It is unprecedented to watch one actor go from child to preteen to teen to young adult within a single movie experience. Director Richard Linklater takes a bold, experimental concept and executes it seamlessly with “Boyhood,” a coming-of-age story that is filmed over the course of 12 years, beginning in 2002. While the journey from childhood to adulthood is all too commonly explored in Hollywood, Linklater’s time-lapse film-making in “Boyhood” is a breakthrough. There are no prosthetics or makeup or interchanging of actors to convey the passage of time with any of the characters.
Mason (Ellar Coltrane), the everyboy, is introduced as a doe-eyed first grader lying in the grass and leaves the film as a college freshman passionately pursuing photography. Coltrane himself grows up on screen, being filmed year after year, paralleling his character in both mental and physical growth. Mason is precocious, even early on, and tries to make sense of the world around him. Linklater’s leap of faith with Coltrane paid off, as Mason’s transformation replete with ever-evolving hairstyles, increasing lankiness and, ultimately, self-discovery is genuine and relatable.
There are no gimmicks or overdramatized moments. The film is a compilation of completely ordinary experiences occurring one after another. For Mason that includes moving from place to place with his single mother (Patricia Arquette) and sister, Sam (Lorelei Linklater), taking a camping trip with his father (Ethan Hawke), enduring a bad haircut, confronting his abusive stepfather (Marco Perella), being bullied in middle school, drinking with high school friends and becoming a teenager who seeks meaningful relationships.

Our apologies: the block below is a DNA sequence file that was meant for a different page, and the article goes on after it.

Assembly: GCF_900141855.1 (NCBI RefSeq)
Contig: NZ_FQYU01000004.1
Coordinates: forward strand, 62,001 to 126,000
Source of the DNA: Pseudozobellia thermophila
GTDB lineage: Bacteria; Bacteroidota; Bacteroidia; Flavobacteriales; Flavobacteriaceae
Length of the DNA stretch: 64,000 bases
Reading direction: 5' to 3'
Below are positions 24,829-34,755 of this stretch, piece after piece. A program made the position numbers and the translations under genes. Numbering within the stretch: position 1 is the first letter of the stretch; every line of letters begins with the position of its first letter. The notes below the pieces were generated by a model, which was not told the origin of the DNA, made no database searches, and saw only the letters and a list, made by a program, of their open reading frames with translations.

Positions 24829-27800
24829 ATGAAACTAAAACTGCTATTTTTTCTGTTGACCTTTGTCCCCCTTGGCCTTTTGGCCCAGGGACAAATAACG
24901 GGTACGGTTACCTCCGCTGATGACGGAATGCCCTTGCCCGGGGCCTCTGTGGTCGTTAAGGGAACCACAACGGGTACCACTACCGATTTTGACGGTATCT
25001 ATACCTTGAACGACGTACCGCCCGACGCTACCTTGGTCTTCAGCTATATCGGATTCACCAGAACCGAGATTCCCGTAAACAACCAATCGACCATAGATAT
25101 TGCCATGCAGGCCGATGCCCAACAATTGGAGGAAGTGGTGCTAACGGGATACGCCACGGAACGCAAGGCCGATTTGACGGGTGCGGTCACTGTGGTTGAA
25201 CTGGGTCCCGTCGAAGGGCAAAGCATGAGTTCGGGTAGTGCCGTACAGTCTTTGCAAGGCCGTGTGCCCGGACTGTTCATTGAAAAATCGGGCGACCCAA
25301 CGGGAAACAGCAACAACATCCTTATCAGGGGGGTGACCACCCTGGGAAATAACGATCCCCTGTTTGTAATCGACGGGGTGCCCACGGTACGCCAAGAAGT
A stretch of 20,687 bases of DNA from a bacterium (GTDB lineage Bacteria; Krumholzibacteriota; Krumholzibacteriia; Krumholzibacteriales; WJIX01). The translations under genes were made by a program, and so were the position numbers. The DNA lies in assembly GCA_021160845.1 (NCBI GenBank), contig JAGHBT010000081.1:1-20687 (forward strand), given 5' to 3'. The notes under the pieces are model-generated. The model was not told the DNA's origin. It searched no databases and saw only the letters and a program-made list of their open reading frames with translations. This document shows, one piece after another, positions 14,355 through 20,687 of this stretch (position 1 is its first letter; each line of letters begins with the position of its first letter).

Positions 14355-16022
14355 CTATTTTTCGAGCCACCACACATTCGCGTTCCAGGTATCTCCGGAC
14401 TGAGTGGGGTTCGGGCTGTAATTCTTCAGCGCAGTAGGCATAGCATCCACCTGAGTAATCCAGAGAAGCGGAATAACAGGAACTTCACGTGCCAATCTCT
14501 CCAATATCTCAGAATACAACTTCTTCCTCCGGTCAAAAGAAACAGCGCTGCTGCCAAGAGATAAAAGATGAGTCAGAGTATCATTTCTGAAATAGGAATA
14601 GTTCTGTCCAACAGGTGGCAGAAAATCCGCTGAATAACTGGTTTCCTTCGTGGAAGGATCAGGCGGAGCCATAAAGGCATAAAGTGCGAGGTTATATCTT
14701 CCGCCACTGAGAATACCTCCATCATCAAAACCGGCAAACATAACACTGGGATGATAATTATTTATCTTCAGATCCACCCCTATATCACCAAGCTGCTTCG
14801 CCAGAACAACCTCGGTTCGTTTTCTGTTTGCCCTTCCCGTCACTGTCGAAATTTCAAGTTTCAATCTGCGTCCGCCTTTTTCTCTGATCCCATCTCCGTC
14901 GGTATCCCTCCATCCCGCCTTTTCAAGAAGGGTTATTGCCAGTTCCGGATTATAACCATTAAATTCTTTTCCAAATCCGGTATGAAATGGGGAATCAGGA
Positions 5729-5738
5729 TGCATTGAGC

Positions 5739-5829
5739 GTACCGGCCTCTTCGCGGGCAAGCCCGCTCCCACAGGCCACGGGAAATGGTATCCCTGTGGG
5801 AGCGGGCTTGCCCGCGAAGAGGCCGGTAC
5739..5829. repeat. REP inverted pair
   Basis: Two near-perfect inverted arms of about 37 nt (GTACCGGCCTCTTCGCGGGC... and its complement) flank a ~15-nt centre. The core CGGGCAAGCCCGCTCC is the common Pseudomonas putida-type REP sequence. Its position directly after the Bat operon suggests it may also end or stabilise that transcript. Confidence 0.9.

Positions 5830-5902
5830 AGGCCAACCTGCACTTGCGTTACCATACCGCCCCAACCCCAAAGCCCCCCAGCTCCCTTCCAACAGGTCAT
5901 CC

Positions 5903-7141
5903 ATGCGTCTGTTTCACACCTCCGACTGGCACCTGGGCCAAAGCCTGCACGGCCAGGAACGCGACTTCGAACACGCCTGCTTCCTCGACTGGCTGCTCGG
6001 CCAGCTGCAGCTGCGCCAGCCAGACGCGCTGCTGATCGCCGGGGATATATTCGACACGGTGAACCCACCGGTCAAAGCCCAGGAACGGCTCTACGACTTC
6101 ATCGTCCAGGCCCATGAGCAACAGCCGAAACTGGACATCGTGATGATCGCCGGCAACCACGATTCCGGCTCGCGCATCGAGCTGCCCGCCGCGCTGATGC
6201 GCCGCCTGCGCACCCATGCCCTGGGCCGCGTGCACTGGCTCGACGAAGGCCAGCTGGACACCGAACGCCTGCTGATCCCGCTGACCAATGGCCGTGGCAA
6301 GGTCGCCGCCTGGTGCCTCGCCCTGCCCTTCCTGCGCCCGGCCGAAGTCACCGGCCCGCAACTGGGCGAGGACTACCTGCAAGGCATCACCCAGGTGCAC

However, the story is about Mason’s family members just as much as it is about him. Throughout the film, Mason’s mother constantly struggles to make the best decisions for her children. She is hardworking yet endures hardships, even after finishing school and attaining her desired career. She also has poor taste in men, affecting her quality of life as well as her kids. Similarly, Mason’s father is continuously trying to figure himself out. Near the beginning, he moves to Alaska and is not present in Mason’s life. He later moves back to Texas and begins developing a relationship with Mason and his sister, caring for them on alternating weekends and doing his best to reconnect with them.
The snapshots here and there — many with a historical or political subtext and all viewed from Mason’s perspective — are what essentially guide the movie along. For instance, Sam is obnoxiously singing and dancing to Britney Spears as a young girl in the beginning of the film and later becomes a Lady Gaga fanatic. Mason and Sam enthusiastically dress up for the “Harry Potter and The Half Blood Prince” midnight book release. Mason’s dad expresses strong anti-Bush sentiment during the onset of the Iraq War and later campaigns for Obama. Mason and Sam are always seen riding in their father’s black Pontiac GTO when he takes them out until he eventually replaces it with a minivan after he remarries and has a newborn.
No single event or timeframe, whether it’s divorce, moving away or starting high school, is explored more in-depth than the others. “Boyhood” is a truly unbiased timeline of Mason’s adolescence, with equal emphasis given to each event. There is no climax or focal point because Mason is always able to move on from a tough situation or adapt to change, as most of us do in life. The film takes the mundane and makes it momentous — and that’s why it works; it’s a series of moments that, together, make something grand.
Originally written for Neon Tommy: CLICK HERE FOR THE REVIEW.